While some dogs may seem plain scary to some people, certain dog breeds are completely banned for human ownership. Such banning has mostly been a result of both perceived and actual dog violence. In some cases, these dog breeds are not legitimately a danger to humans. Rather, they just need the proper care and attention to thrive as a household pet.
So, what are the top banned dog breeds? Read more to find out!
American Pitbull Terrier
Though the American Pitbull Terrier looks happy and cute to the eye, it is still banned in some areas of the world, including the U.K., for household ownership. This is government-regulated. This banning dates back to the early 1990s, when the dog breed attacked humans in various cases.
The U.K. also prohibits human ownership of the Dogo Argentino, a dog breed we’ve already covered on this list. The banning is based on the belief that this dog could pose serious danger to humans, even though it’s quite a cute-looking breed.
Another dog we’ve already covered in this article is the Chow Chow, a fluffy, small dog with a lot of personality. The Chow Chow is capable of harming humans, so many cities across the U.S. and other countries prohibit it as a pet. Chow Chows, if they sense danger, can become extremely protective of their space and lash out at any perceived threats around them.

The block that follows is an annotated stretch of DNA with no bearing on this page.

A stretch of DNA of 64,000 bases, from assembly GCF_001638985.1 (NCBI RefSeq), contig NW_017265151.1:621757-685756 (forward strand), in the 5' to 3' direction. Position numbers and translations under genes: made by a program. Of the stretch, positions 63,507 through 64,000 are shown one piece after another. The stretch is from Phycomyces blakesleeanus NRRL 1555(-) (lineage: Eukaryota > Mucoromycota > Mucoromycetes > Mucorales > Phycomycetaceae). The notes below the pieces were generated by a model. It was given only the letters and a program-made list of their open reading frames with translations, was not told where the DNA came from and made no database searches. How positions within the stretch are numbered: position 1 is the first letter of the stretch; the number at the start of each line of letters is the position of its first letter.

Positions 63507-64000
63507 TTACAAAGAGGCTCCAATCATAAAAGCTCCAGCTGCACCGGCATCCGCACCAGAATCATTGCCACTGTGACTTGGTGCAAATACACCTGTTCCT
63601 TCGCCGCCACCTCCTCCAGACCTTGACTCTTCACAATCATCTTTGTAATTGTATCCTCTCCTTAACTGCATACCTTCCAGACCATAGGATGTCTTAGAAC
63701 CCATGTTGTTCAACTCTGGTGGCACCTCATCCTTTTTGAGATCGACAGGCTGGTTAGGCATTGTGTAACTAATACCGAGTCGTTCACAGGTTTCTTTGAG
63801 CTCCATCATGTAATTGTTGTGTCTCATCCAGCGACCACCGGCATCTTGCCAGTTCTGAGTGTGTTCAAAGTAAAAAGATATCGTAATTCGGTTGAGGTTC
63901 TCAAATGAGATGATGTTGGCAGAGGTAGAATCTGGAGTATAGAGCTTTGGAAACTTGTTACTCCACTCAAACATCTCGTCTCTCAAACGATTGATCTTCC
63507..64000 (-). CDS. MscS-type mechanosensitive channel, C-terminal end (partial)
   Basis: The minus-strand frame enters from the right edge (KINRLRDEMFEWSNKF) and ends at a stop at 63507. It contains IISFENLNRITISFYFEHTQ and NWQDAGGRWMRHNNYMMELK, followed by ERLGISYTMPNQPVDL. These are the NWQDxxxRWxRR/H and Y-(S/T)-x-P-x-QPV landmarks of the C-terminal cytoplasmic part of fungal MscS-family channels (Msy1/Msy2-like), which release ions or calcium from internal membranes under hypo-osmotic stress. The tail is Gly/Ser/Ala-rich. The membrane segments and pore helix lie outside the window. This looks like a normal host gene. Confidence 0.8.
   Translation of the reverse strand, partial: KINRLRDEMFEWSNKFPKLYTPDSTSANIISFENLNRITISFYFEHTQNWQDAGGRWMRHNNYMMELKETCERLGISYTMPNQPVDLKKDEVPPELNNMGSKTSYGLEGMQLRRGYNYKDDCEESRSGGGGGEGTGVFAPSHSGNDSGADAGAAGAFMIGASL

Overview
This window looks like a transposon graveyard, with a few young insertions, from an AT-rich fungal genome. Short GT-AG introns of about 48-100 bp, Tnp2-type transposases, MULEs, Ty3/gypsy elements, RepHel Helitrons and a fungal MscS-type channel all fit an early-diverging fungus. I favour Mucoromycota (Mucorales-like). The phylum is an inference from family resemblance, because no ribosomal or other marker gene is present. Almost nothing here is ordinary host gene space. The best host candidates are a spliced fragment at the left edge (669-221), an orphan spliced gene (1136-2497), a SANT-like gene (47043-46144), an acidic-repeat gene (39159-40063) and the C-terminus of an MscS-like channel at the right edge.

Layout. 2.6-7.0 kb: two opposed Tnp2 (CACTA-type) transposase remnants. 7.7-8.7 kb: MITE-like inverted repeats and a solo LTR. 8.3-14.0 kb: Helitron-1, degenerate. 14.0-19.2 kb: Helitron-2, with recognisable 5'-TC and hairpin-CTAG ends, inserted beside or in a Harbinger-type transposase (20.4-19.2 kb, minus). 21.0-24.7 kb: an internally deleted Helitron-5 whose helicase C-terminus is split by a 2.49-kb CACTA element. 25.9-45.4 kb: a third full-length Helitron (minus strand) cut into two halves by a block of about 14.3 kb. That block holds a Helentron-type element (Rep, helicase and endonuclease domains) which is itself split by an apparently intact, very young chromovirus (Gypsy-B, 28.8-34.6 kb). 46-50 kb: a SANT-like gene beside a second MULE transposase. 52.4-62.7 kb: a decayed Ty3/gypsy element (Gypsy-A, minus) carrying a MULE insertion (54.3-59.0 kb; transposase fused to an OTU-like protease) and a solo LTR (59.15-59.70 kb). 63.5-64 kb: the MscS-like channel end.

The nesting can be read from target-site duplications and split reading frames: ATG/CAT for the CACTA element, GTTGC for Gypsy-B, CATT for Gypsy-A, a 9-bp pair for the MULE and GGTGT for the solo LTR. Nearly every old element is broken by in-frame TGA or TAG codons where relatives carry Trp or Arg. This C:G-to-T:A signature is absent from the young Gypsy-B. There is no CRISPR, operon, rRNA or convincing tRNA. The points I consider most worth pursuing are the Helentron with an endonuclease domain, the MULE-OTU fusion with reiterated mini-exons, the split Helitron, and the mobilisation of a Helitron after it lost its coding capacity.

Another type of dog that is banned-in the U.K. specifically-is the Japanese Tosa. The U.K. government insists that people who own such banned breeds still have to be aware that at any time, the police or the “local council dog warden” can take the dog away.
The Fila Brasileiro is another dog commonly banned across the world. These dogs are big, sometimes weighing up to 180 pounds, which may be part of the reason not many people are legally allowed to own them!
Today, multiple countries have totally banned ownership or limited ownership of the Staffordshire Bull Terrier. These countries include but are not limited to: Switzerland, Germany, France, Portugal, Spain and Ireland. Such banning is due to the “aggressive” potential the breed holds.
Who would ever think the Dalmatian would end up on a banned-dog list? It turns out, China does not permit humans to own this dog. Since 2003, Beijing has ruled that dogs of a height over 35 centimeters were not allowed in the city areas.
Maybe it’s in the name alone, but the Czchoslovakia Wolfdog is another dog breed that doesn’t bide well with pet ownership laws, especially in the United States. Most states in the U.S. prohibits both ownership and breeding of any wolf dog. The same also rings true in parts of the U.K.
Ca de Bou
As sad as it sounds, the Ca de Bou has a history of sport fighting. In countries like Spain, the Ca de Bou was often used to bait other dogs to get them to fight each other, which may be part of why some countries do not favor ownership of this breed.
Having said that, many rescue organizations have developed across the world in order to create a safe space for the breed and ultimately find them loving owners.
Though adorable, the Shar Pei can be a very territorial, defensive dog breed. It’s one dog breed you will not be allowed to bring on the airplane with you, as many U.S. airlines have banned it completely from entering the aircraft, with the exception that it fits in a small carrier.